Suffering from back pain or stiff shoulders? About to pop pills for it? Hold that for a second and have a look at this statistics. According to a 2006 study reported in the Journal of American Medical Association, “adverse events” resulting from taking over-the-counter painkillers accounted for about 20,000 emergency room visits in the U.S. annually. Why would you risk becoming a statistic when you have much safer alternatives for body pain management?
Indeed doctors are increasingly recommending the use of pain relief patches instead of oral painkillers. Pain relief patches can be applied directly to the site of pain, and once applied, the patches release medicine that works to relief or block the pain for between 8 to 12 hours. The medicine does not go through to the digestive system and is thus less strenuous on the liver, stomach or intestines than oral pills.
In Japan, the pain relief patch is a huge market, and it seems more common to slap on a pain relief patch called "Shippu" in Japanese than popping a painkiller. Any drug store in Japan carries a wide variety of patches and almost everyone has one or two favorite patch brands. But what works for someone doesn't mean it will work for us. It's important to learn how to choose patches before you hit a drugstore in Japan.
Is your pain a result of straining your muscle from overdoing exercises or lifting a heavy object? Or is it chronic resulting from a desk work or arthritis? It is very important to know your pain in choosing patches.
In general there are two types of patches - relief or block type. The pain relief type is less strenuous on your body as it contains 'weak' drugs. The pain block type contains powerful ingredients such as indomethacin, felbinac and diclofenac sodium (aka. voltaren), and while this type is more powerful, it has a higher chance of side effects than the relief type.
The rules of thumb in choosing Japanese pain relief patches is this. Try the pain relief type (weak) if you want to use for a lengthy period of time to address your chronic pain. Use the pain block type (strong) for sudden, strained muscle pain that results from exercising too much, bumping into an object, etc. But, it’s thus advisable not to use this type if you are pregnant or suffering from asthma.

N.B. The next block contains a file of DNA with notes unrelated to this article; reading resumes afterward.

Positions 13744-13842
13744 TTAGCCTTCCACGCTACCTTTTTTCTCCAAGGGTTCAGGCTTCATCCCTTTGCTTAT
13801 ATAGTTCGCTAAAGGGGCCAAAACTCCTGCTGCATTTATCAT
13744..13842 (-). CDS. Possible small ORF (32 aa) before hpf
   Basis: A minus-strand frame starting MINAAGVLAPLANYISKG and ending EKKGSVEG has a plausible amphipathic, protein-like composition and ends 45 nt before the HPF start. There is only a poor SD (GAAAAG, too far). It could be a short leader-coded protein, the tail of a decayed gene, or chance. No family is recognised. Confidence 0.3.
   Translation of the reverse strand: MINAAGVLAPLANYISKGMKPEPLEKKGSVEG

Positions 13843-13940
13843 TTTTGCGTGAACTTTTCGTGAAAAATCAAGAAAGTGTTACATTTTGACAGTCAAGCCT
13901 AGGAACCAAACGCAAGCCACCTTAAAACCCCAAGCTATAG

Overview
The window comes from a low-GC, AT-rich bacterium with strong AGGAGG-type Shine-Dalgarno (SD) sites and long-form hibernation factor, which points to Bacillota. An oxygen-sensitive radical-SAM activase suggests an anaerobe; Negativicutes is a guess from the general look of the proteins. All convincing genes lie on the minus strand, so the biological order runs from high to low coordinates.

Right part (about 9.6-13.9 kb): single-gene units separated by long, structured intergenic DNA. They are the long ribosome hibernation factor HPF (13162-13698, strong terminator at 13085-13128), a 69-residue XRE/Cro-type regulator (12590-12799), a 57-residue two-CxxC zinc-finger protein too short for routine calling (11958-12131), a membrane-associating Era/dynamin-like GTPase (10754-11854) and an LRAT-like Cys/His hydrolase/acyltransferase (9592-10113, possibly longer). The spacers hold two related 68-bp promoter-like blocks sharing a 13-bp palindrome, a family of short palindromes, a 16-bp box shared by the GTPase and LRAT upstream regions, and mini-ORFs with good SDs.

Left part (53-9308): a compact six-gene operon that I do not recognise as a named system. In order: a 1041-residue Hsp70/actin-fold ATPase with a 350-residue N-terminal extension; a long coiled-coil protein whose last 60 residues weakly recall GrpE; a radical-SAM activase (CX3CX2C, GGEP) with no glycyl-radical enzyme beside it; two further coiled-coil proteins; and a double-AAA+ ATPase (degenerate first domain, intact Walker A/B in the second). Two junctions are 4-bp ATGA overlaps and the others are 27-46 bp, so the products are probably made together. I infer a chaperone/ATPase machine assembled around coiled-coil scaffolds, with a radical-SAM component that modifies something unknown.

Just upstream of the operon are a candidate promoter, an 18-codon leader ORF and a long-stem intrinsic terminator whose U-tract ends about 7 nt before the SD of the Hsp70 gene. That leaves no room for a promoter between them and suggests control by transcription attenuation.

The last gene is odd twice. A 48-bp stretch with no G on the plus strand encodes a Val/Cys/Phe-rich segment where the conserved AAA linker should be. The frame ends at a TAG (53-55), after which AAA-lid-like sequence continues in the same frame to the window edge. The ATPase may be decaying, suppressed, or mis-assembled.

You'd also like to be mindful about your skin type. Patches are applied directly to your skin, and if you have sensitive skin, you might like to avoid patches that contain a high dose of capsaicin.
Another important consideration is whether you should go for a cold or warm type of patches. Doctors say, however, that it doesn't make much difference and you can go for whichever makes you 'feel' good.
Now, what you might like to know is which brands of patches the Japanese people choose. Below is the top 10 best selling patches in Japan by Yahoo Japan. Take this with you when you visit a drugstore in Japan.
#1 Hisamitsu | Nobi Nobi Salonship S 24 Patches
#2 Daiichisankyo | Patex Usupita Shippu 48 Patches
#3 Nichiban | Roihi Tsuboko 156 Patches
#4 Medicine Plus | Bitatoreru Cool Bihara U 24 Patches
#5 Kohwa | Banterin Kohwa Pappu Hot 24 Patches
#6 Medicine Plus | Bitatoreru Shinpa Felbinac 24 Patches
#7 Yakuoh Seiyaku | Omunido FB Plaster α Cool 40 Patches
#8 Eisai | Naborin Felbinac 70 20 Patches
#9 Takamitsu | Cool Refenda 30 Patches
#10 Hisamitsu | Facetas 5